De Palma’s performance behind the camera is no less layered. Shorn of the aggression of his late-70s and 80s work, his direction here is still full of unforgettable set-pieces – perhaps some of his very best. The opening sequence, shot in black-and-white, where De Palma’s camera floats and rotates like a disembodied spirit to Patrick Doyle’s swooning score, is little short of beautiful. There are many sequences in De Palma’s films which have been singled out for praise; the Hitchcock-referencing gallery scene in Dressed To Kill, for example, or the pram descending the steps in The Untouchables. The opening scene in Carlito’s Way, although mentioned less often, is arguably on a par with those. 

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The action sequences, while few, are also brilliantly staged. One oft-celebrated scene, where a stand-off between Carlito and a pool room full of bad guys gradually builds to boiling point, all to the music of Ray Barretto’s El Watusi, is a masterful exercise in rising tension: everything, from the choice of music, to the camera positioning, to the crimson colour of the walls, adds to the unease.

Carlito’s Way begins and ends at Grand Central Station, with another shoot-out along the lines of The Untouchables’ six years earlier. In spite of how familiar this location is, De Palma manages to use the fixed environment to create a compelling game of cat and mouse, as Carlito’s futile attempts to evade a group of somewhat inept mafia guys eventually gives way to a tense, abrupt shoot-out.

The real fireworks, however, come from the actors themselves, and De Palma appears to know this. Sean Penn is absolutely perfect as Kleinfeld, and this may well be the performance of his career – remarkable, considering he reportedly took on the role in order to finance his film, The Crossing Guard. Nevertheless, Penn put an obsessive level of effort into his performance, demanding take after take from De Palma for one particular scene. Conniving, passive-aggressive, with an absurd afro hairdo which nevertheless perfectly suits his cocky, arrogant personality, he’s both the film’s true antagonist and its engine, providing Carlito with his route out of jail, and also playing a part in his downfall.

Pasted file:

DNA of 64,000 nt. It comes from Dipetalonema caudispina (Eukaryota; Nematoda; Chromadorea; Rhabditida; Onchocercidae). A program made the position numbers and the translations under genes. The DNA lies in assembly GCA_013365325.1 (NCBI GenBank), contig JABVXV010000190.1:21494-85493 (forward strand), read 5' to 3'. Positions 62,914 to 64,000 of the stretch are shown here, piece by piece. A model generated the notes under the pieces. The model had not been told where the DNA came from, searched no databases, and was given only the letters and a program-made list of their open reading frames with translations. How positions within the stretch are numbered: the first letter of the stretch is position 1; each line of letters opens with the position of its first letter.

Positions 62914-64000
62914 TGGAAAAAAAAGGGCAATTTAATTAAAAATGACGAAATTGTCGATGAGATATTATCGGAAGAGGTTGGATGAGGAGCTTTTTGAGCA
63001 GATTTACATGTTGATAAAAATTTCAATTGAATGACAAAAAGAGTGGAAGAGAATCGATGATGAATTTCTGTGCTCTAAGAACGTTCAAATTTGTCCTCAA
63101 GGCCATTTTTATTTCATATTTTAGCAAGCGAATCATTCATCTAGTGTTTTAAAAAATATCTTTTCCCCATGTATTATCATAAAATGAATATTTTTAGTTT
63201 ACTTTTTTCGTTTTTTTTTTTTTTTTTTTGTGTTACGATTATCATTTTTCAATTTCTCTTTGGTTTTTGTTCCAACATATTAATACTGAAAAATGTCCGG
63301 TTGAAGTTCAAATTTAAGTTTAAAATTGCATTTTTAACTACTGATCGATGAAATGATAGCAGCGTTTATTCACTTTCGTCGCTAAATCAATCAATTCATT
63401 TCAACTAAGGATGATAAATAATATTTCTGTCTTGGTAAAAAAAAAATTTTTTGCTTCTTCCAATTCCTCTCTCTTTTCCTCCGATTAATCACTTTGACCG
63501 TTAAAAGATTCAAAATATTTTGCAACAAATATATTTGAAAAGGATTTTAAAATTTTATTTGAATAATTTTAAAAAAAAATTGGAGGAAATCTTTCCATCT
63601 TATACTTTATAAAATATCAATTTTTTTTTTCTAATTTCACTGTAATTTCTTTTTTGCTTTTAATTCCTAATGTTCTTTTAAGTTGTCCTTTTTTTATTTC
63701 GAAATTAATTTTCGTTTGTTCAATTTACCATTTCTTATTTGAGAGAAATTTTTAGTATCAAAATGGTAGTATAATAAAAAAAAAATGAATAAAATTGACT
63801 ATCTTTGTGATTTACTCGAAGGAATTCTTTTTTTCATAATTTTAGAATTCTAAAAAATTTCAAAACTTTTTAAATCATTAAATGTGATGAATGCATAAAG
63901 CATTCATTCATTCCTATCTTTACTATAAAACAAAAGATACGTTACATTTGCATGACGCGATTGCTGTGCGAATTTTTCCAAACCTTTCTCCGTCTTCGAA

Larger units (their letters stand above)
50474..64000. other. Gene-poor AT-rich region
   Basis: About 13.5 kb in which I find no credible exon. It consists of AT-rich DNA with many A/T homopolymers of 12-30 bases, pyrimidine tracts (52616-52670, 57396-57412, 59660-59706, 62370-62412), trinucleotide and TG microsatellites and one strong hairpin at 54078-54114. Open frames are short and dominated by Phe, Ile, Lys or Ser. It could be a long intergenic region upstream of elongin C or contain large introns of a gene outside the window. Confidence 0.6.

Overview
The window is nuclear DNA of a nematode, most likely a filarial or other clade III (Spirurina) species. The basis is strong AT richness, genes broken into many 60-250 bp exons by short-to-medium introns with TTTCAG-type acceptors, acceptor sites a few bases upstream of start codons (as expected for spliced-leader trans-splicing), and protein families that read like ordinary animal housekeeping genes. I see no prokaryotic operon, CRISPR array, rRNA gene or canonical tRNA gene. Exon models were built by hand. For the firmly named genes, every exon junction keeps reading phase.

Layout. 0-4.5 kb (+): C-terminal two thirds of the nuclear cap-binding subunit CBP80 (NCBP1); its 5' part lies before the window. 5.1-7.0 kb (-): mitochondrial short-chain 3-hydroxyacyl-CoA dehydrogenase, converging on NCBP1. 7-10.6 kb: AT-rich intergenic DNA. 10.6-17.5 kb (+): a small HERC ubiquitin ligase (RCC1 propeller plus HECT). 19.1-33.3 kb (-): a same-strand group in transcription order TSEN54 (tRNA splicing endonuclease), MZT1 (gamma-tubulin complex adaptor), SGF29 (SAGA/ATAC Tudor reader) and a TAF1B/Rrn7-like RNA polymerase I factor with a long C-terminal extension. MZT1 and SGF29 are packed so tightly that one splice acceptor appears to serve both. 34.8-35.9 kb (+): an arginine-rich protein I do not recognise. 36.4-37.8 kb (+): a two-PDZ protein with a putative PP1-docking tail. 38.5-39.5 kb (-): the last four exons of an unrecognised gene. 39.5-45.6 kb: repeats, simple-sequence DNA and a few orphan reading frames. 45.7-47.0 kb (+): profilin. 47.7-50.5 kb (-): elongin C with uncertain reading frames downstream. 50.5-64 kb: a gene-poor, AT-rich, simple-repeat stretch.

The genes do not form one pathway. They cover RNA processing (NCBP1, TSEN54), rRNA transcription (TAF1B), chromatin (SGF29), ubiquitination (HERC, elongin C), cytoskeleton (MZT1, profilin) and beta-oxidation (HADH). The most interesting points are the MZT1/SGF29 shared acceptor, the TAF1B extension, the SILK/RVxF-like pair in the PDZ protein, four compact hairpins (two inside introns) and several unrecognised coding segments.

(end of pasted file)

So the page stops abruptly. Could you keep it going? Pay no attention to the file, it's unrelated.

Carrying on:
Penn and Pacino spark off one another spectacularly in every scene they share, from their initial friendship to the last act, where Carlito realises the depth of Kleinfeld’s criminality (“You a gangster now,” Carlito says in one key scene. “You can’t learn it at school. And you can’t have a late start”). It’s their pairing, rather than Carlito and Gail, which drives the film along, even though Penelope Ann Miller puts in a fine performance. In fact, the cast is uniformly great, from John Leguizamo’s spiteful Benny Blanco from the Bronx, to James Rebhorn’s District Attorney Norwalk. (Look out for Viggo Mortensen, too, in a bit part as a wheedling snitch.)

Sadly, the film’s qualities weren’t widely recognised at the time of release. Although a bigger critical and financial success than the misfiring Bonfire Of The Vanities, it wasn’t a particularly major hit, either. Predictably, reviews complained about its similarities to Scarface, even though its approach was wildly different.

Certainly, you could pick fault with the film’s attention to period detail – a quick skim through the facts pages on IMDb reveals that several of the disco-era songs weren’t actually released in 1975, the year the film’s set. But really, none of this matters. More so even than Scarface, Carlito’s Way is a character study, a portrait of regret. Scarface was a splashy, angry comment on boom-and-bust capitalism, and Carlito’s Way is its quieter companion piece.

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A director once criticised for his lack of empathy, De Palma brought genuine pathos and romance to Carlito’s Way – something David Koepp once summed up perfectly:

“One common misperception people have with the word romantic, is that it ends with two people walking away on a beach together,” Koepp said. “The whole idea of something being truly romantic is that it’s about loss. And that’s what so many of Brian’s movies are about: loss of innocence, loss of love, loss of life. What’s truly romantic is to find something that’s truly ideal for you; that which seemed unobtainable in life, and then to find out that it is.”

In turning away from the violent excess that had commonly followed his name in the previous decade, Brian De Palma made one of the finest crime dramas of the 1990s.